Plastics are a Beach

Did you know it’s World Oceans Day? I’m going to guess not. But you knew it was National Donut Day, and I know you’re looking forward to Selfie Day – so why isn’t something as huge as the ocean on your holiday radar? I have a hypothesis.

Perhaps it’s because there are two ways to celebrate environmental holidays: 1) scare tactics and guilt, or 2) creative empowerment. We’re all about empowerment over here, so while option #1 may be useful at times, we tend to prefer the second approach.

So, with World Oceans Day upon us, we’re celebrating by empowering small business owners, particularly restaurants, cafés and bars, by giving them tools to show more love to our oceans. Why? Because our oceans are filled with trash – a sad but very real truth – and guess what: we can do something about it. All we need is straws, plastic bags, bottle caps and a little bit of creativity. Let’s get started.

Straws. One plastic drinking straw is 0.3 ounces of #5 plastic. These little lightweight, on-the-go type plastics are some of the most common ocean trespassers because they easily get picked up by wind and storm water, and carried into our waterways.

According to some estimates, the average restaurant goes through enough straws in one year to equal the weight of a VW Beetle – that’s thousands of pounds of plastic straws from each restaurant. But plastic is recyclable, right? Well, not all plastics. In fact, most community recycling programs do not accept #5 plastic.

But customers need straws! Well let’s be real, some do and some don’t. Fortunately, you have a few options for reducing your restaurant’s straw use without impacting your customers. First, consider adopting an Offer First policy, a best practice of the National Restaurant Association, by asking customers if they would like a straw with their drink, rather than providing one by default – or worse, dropping a handful of straws on the table and letting even the unused ones get soggy. Another option is to “lean in” to building your brand as an eco-conscious restaurant. If you go this route, invest in reusable metal straws for customers dining in and compostable straws for to-go orders.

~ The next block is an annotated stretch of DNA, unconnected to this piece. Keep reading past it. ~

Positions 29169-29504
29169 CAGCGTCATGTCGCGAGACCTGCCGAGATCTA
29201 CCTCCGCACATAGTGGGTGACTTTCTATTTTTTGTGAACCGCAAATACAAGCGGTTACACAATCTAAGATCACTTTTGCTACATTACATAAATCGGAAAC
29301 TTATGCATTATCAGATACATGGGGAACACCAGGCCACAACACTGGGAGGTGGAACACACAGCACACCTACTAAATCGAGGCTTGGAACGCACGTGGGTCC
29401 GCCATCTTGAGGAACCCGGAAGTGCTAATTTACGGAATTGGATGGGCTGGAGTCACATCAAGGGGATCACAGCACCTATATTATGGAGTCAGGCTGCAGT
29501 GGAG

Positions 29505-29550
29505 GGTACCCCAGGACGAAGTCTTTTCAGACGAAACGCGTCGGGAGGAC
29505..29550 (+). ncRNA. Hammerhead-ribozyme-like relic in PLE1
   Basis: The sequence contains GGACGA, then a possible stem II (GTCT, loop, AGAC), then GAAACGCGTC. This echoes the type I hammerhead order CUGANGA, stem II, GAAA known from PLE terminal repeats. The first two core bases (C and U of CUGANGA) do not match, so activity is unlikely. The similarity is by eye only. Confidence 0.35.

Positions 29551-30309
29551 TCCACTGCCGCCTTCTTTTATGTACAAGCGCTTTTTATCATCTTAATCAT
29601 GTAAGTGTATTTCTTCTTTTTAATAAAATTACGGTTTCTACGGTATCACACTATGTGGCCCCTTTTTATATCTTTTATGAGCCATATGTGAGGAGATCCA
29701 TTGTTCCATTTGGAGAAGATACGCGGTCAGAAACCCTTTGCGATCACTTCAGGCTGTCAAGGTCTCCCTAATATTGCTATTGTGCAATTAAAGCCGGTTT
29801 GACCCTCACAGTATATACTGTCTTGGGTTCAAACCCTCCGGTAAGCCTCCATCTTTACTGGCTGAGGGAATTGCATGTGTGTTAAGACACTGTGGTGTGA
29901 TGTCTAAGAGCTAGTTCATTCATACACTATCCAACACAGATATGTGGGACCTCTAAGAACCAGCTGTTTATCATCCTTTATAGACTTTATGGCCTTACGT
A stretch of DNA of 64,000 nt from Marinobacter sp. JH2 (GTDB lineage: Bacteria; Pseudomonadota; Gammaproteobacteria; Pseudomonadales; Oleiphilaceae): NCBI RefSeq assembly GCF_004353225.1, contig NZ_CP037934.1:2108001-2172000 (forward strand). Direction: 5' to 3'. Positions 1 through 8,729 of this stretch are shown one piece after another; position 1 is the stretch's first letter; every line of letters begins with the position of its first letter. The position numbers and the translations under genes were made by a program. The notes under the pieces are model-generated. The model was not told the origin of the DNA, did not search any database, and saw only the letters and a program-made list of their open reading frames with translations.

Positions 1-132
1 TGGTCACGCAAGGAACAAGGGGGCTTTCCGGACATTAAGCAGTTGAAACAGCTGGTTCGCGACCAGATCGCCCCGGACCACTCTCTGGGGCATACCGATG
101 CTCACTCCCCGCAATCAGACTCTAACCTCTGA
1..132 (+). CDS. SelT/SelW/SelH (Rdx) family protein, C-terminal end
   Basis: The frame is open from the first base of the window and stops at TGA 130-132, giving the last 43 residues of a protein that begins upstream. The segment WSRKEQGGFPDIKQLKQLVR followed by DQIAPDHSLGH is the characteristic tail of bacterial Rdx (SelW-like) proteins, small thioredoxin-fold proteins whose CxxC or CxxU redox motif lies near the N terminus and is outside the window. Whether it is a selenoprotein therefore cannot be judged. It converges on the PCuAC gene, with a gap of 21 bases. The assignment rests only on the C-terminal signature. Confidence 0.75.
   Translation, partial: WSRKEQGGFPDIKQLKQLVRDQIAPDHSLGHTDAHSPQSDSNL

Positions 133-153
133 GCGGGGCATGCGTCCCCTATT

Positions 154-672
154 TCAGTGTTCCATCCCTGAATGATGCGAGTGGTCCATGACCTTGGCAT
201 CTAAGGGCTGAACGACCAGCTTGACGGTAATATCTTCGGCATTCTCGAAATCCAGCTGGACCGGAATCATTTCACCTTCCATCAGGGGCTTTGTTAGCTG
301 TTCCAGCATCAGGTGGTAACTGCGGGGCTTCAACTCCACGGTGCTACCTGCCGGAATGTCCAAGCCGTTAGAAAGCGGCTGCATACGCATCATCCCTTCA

Plastic bags. Okay, so you’ve got the straws covered. Now let’s set our sights on a slightly larger ocean-trash accomplice: the plastic bag. Plastic shopping and produce bags are made from #2 and #4 plastics respectively, and both are difficult for the average recycling center to process because they get caught in and jam the shredders. Many national grocery chains and retail stores offer in-store recycling for these types of bags, but let’s be honest, there’s no telling where your plastic bags will end up after those to-go orders and doggie bags leave your restaurant.

Do your part to nip the plastic bag problem in the bud. First, is a bag always necessary? Again, consider implementing the Offer First policy. If a bag is necessary, think through alternative options. Paper is recyclable or compostable. Branded reusable bags could help market your restaurant and replace other branded swag. Perhaps there’s a return customer engagement opportunity by starting up your own recycling program for returned bags? Bring back 10 takeout bags and get a free appetizer! Free food? I’m in.

Bottle caps. Tiny pieces of plastic are causing some of the biggest problems when it comes to ocean trash. Yes, plastic drink bottles overall are an issue, but so too are their little plastic caps. Why not eliminate both parts of the equation and opt for a different beverage container overall? The aluminum can. Aluminum keeps beverages colder and costs less to ship/supply. Not to mention, aluminum cans are infinitely recyclable. In fact, a recycled aluminum can become another can on store shelves within 60 days. That’s crazy! And of course, aluminum cans do not contain plastic, nor do they have plastic bottle caps that can float around in the ocean. For customers dining in, stick to reusable cups. And for customers taking out, consider cans over containers with caps.

Frank Buckman, Sustainability Specialist